Country female jockey outshining the men
Meet the up-and-comer who is dominating the race track
ALISHA Ross, 18, has gone from kicking up the dirt at barrel races to kicking up the turf on a race track.
The Barcaldine-based apprentice jockey is making a name for herself in country racing, beginning her career with six wins from her first 10 starts. Her competitive career began when she was four years old.
“My step-dad would lead me out on a pony and I just progressed to a bigger horse from there,” she said.
“I remember my first solo barrel race like it was yesterday. I was so excited about it and I remember people saying, ‘I can’t believe you’re so calm’.
“I loved the atmosphere of barrel racing. Everyone was so nice to each other and it was like a big family.”
Alisha’s journey into horse racing began after high school.
“I was a rouseabout with some shearers for a while and I just felt like it wasn’t for me, I wanted to work with horses,” she said. “I saw on Facebook, Todd Austin (an ex-jockey) was looking for an apprentice jockey.
“He looked me up and down and said ‘we’ll take you’ and it’s just gone from there. I’d always thought maybe I could be a jockey as a hobby, but it’s turned into a full-time career.”
Her first race meet was at the Longreach Diggers Cup in April, where she won three races.
It took her a year of work before she could compete in her first race.
“Physically my fitness was up to date,” she said.
“But I had to do barrier trials and a heap of paperwork as well.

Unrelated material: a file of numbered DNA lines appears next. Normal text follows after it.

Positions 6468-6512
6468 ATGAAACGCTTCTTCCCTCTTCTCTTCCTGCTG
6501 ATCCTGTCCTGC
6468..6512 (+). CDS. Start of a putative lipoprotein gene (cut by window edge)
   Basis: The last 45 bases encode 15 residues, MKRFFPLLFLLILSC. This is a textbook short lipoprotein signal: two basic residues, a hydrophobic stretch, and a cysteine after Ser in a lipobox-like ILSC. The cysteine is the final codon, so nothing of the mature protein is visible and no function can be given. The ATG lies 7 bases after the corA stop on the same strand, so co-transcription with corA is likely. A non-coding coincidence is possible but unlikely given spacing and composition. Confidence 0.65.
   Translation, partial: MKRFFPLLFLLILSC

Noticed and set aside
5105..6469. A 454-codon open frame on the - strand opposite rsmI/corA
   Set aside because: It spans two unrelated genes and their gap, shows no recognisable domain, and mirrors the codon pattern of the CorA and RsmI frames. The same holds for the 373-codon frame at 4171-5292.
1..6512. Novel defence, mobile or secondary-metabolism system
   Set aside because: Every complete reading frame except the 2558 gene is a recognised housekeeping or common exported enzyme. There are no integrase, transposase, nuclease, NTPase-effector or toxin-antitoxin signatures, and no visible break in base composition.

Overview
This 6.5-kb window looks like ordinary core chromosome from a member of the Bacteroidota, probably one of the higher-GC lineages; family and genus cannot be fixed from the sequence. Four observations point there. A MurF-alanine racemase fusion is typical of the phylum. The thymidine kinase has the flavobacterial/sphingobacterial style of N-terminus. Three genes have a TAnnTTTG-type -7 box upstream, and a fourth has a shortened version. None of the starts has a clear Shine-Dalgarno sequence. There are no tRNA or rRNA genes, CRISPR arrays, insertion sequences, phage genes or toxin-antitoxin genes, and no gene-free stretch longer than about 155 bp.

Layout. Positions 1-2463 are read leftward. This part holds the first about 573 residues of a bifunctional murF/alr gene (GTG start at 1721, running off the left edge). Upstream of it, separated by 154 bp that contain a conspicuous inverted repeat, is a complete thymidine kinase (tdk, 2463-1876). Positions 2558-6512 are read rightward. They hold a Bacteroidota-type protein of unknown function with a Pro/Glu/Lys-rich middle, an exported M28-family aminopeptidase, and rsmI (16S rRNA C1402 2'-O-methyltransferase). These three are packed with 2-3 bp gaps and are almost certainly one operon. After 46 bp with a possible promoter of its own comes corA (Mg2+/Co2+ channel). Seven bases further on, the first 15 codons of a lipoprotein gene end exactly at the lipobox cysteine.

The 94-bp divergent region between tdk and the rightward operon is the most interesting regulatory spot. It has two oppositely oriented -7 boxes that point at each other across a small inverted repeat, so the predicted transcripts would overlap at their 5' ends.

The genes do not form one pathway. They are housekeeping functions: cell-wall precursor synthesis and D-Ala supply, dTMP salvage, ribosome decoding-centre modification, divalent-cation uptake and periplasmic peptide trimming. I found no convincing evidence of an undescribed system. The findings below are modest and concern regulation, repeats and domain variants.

“Leading up to my first race I didn’t expect to do so good, but I had help from Todd and the other trainers.
“I just had to push myself and push the horses.”
She also rode in the Birdsville Cup this year.
“I was quite nervous because it was my first time racing there. The crowd was huge and it was being live streamed across Australia,” she said.
“But I had a win on a horse called Austin, so I was quite happy to get over the line.”
For Alisha the day starts at 4am.
“When it’s still dark we run them with the car and once it starts getting lighter at about five I start riding them,” she said. “Then we feed and wash them and get the dripper systems going to keep them cool. We’re always making sure the horses are all right before ourselves.
“Then we have a couple of hours off during the day before the afternoon shift.”
Behind every good jockey is a good trainer, and Alisha said she thought highly of her boss Todd Austin.
“He’s amazing to work for,” she said. “He’s more than a boss. I really look up to him and he’s always helping me out.”
She said she was one of the only female jockeys in central western Queensland.
“It’s very much a male-dominated thing,” she said. “You have to do the hard yards to get into it. I started as a strapper but it all pays off in the end.
“I remember at school listening to Michelle Payne win the Melbourne Cup on Prince of Penzance and it was good to see her do so well because no one ever thought a female would win the Melbourne Cup.
“I hope there’s another young girl out there who is ready to do the hard yards and become a jockey.”
For now she dominates the country tracks, but one day hopes to ride in the Magic Millions.
“Riding in that race would be a dream come true,” she said. “I was lucky enough to go this year and watch and just thought winning a race like that would look really good for your career.
“I’m in the midst of getting my provincial licence at the moment and then will eventually go on to get my metro one.
“Once I do that I can ride in some of the bigger races and get my name out there.”
RISING STAR: Apprentice jockey Alisha Ross, 18, is making a name for herself on the country racing circuit.